An Update from Curating Indigenous Digital Collections : Sarah Lundquist, Curating Indigenous Digital Collections Fellow, began working with WiLS in May in partnership with the Ho-Chunk Nation to preserve and protect traditional knowledge in the digital space. She has written a fascinating blog post describing her work so far and the work she looks forward to in the next many months.
Youth Media Awards: Monday, January 24, 8 a.m. Be sure to tune in and learn of the books chosen as the best of the best. Pay special attention to the American Indian Youth, Asian/Pacific American, Sydney Taylor, Coretta Scott King, Pura Belpré, Schneider Family, and Stonewall Literature Awards.
Diverse Holidays in January:
January is National Braille Literacy Month. The observance raises awareness of the importance of Braille to the blind and visually impaired community. As audio technology progresses, the use of Braille dwindles. January is also National Slavery and Human Trafficking Prevention Month bringing together law enforcement and organizations across the nation in an strive to eliminate human trafficking. Join the effort to raise awareness and prevent human trafficking in your community.
January 4: World Braille Day. World Braille Day commemorates Louis Braille’s birthday on January 4, 1809. This day highlights the importance of braille as a link to literacy for many people who are blind or visually impaired. Join in celebrating and learn more by reading the World Braille Day message for this year.
January 5: Twelfth Night, a festival celebrated by some branches of Christianity that marks the coming of the Epiphany
January 6: Epiphany or Dia de los Reyes (Three Kings Day), a holiday observed by Eastern and Western Christians that recognizes the visit of the three wise men to the baby Jesus twelve days after his birth
January 6: Christmas, recognized on this day by Armenian Orthodox Christians, who celebrate the birth of Jesus on Epiphany
January 7: Christmas, recognized on this day by Eastern Orthodox Christians, who celebrate Christmas thirteen days later than other Christian churches because they follow the Julian calendar rather than the Gregorian version of the Western calendar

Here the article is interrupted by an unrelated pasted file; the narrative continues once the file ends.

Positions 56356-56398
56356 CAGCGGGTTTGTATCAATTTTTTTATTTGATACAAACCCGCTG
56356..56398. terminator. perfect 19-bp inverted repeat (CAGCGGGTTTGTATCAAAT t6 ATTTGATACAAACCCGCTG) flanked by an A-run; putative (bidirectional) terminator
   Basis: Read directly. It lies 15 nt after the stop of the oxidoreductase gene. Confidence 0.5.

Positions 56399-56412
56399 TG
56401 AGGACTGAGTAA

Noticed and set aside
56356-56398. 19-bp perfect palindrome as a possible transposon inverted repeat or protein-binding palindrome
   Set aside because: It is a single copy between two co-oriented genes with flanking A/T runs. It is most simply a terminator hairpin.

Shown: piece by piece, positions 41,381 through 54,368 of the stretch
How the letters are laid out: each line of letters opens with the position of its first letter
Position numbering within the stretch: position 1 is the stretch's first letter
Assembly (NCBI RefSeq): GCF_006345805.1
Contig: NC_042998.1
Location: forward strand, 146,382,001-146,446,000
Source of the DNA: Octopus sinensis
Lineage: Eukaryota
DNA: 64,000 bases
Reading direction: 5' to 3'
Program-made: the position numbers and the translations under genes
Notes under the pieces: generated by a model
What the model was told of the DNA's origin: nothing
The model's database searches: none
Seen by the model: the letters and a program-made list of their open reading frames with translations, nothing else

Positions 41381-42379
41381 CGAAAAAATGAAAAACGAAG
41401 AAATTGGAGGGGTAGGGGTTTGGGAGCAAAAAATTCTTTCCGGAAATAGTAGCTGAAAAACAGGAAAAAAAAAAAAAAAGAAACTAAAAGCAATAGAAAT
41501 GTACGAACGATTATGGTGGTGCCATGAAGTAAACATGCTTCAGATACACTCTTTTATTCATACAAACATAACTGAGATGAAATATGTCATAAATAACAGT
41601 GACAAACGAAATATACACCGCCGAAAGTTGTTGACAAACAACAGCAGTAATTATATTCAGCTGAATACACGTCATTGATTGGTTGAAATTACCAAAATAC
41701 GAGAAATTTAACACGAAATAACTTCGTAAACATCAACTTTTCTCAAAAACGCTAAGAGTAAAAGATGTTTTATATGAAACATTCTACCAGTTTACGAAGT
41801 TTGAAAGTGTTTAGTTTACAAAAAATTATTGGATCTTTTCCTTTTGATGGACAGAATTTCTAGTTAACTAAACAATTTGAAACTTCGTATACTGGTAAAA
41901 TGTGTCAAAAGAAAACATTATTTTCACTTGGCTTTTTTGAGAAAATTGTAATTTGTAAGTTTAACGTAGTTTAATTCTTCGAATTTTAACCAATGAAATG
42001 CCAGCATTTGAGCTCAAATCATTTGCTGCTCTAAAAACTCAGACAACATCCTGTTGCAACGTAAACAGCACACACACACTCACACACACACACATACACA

January 9: Birthday of Guru Gobind Singh Ji, the Tenth Guru of the Sikhs who initiated the Sikhs as the Khalsa (the pure ones) and who is known as the Father of the Khalsa
January 10: Bodhi Day, a Buddhist holiday that commemorates the day the historical Buddha, Siddhartha Gautama (Shakyamuni), experienced enlightenment; also known as Bodhi in Sanskrit and Pali
January 11: National Day of Human Trafficking Awareness was designated by the United States Senate in 2007. President Barack Obama increased awareness by declaring January National Slavery and Human Trafficking Month in 2010.
January 13: Lori-Maghi, an annual festival celebrated by Sikhs commemorating the memory of forty Sikh martyrs
January 14: Makar Sankranti, a major harvest festival celebrated in various parts of India
January 16–17 (sundown to sundown): Tu B’shevat or Rosh Hashanah La’Ilanot, a Jewish holiday recognizing “The New Year of the Trees.” It is celebrated on the fifteenth day of the Hebrew month of Shevat. In Israel, the flowering of the almond tree usually coincides with this holiday, which is celebrated by planting trees and eating dried fruits and nuts.
January 17: Martin Luther King Jr. Day commemorates the birth of Rev. Martin Luther King Jr., the recipient of the 1964 Nobel Peace Prize and an activist for nonviolent social change until his assassination in 1968.
January 17: World Religion Day, observed by those of the Bahá’í faith to promote interfaith harmony and understanding
January 18: Mahayana New Year, a holiday celebrated by the Mahayana Buddhist branch on the first full-moon day in January
January 19: Timkat, a holiday observed by Ethiopian Orthodox Christians who celebrate the baptism of Jesus in the Jordan River on Epiphany
January 27: The International Day of Commemoration to remember the victims of the Holocaust; the anniversary of the liberation of the Auschwitz death camp in 1945 and UN Holocaust Memorial Day and (sundown to sundown): Holocaust Remembrance Day, a time to “mourn the loss of lives, celebrate those who saved them, honor those who survived, and contemplate the obligations of the living.” — Former President Barack Obama